Theatrical ‘Lethemes’ : The Ghosts of Writing and Their Antic/Antique Disposition on Stage / Morana Čale. - str.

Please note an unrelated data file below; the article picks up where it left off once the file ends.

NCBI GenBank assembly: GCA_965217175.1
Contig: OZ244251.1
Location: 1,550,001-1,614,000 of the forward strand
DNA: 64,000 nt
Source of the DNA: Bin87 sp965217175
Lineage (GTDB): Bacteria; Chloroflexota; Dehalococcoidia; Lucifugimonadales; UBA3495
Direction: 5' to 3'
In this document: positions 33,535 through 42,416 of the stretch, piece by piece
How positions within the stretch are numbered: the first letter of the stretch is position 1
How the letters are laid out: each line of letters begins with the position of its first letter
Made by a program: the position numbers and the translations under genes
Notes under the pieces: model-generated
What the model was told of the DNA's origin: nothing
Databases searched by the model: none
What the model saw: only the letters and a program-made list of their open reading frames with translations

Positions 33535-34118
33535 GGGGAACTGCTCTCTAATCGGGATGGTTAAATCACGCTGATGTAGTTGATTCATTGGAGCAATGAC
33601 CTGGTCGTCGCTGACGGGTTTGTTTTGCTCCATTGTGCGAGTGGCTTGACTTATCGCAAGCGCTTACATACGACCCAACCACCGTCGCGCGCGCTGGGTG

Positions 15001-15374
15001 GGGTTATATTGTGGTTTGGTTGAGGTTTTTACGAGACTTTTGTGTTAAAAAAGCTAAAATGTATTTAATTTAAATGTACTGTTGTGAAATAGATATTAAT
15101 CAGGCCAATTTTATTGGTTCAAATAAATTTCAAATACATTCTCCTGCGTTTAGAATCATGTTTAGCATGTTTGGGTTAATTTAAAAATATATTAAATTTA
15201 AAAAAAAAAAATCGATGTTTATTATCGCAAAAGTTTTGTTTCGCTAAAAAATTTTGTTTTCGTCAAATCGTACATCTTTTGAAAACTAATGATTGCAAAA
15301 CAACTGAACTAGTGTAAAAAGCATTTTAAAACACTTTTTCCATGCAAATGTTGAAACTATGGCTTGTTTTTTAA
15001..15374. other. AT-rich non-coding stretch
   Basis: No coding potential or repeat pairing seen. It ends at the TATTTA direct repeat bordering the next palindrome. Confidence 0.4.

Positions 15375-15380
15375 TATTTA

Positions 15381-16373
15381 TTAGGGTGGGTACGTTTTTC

The relationships between theatre and memory have conquered for themselves, within Theatre and Performance Studies, a field of research pertaining to a ‘hauntology’ of drama and performance. The ghost of writing haunts all relating to the past, and divides its presuppositions in two different ways of understanding of and accounting for the connection between memory as resuscitation and oblivion as death. They result in two different strategies, the one striving to forget writing, and the other aiming to bring incessantly to the attention of the subject of memory the necessity to remember, or to forget to forget, the quotation marks under which the writing – the scene of writing, the theatre of memory staged by representation, the text that writes the reality while simulating to reproduce it – re-presents the fictions of the referent. Keeping in mind these two contrasting versions of the contemporary “genealogical drive”, I will focus on the ways in which two ‘parahistorical’ dramatic texts, as heterotopic sites of quotation marks, stage the motifs of the past, truth, identity, memory/oblivion, trace, specter, trauma, archive, writing, and theatre. In my readings of Pirandello’s Henry IV and Arethaeus by the Croatian author Miroslav Krleža, I will explore how the two plays, both involving the issue of amnesia, interweave intertextual traces of Dante’s, Shakespeare’s and Nietzsche’s ghosts with metatheatrical ‘hauntological’ insights on the uncanny performative power of spectral scripts.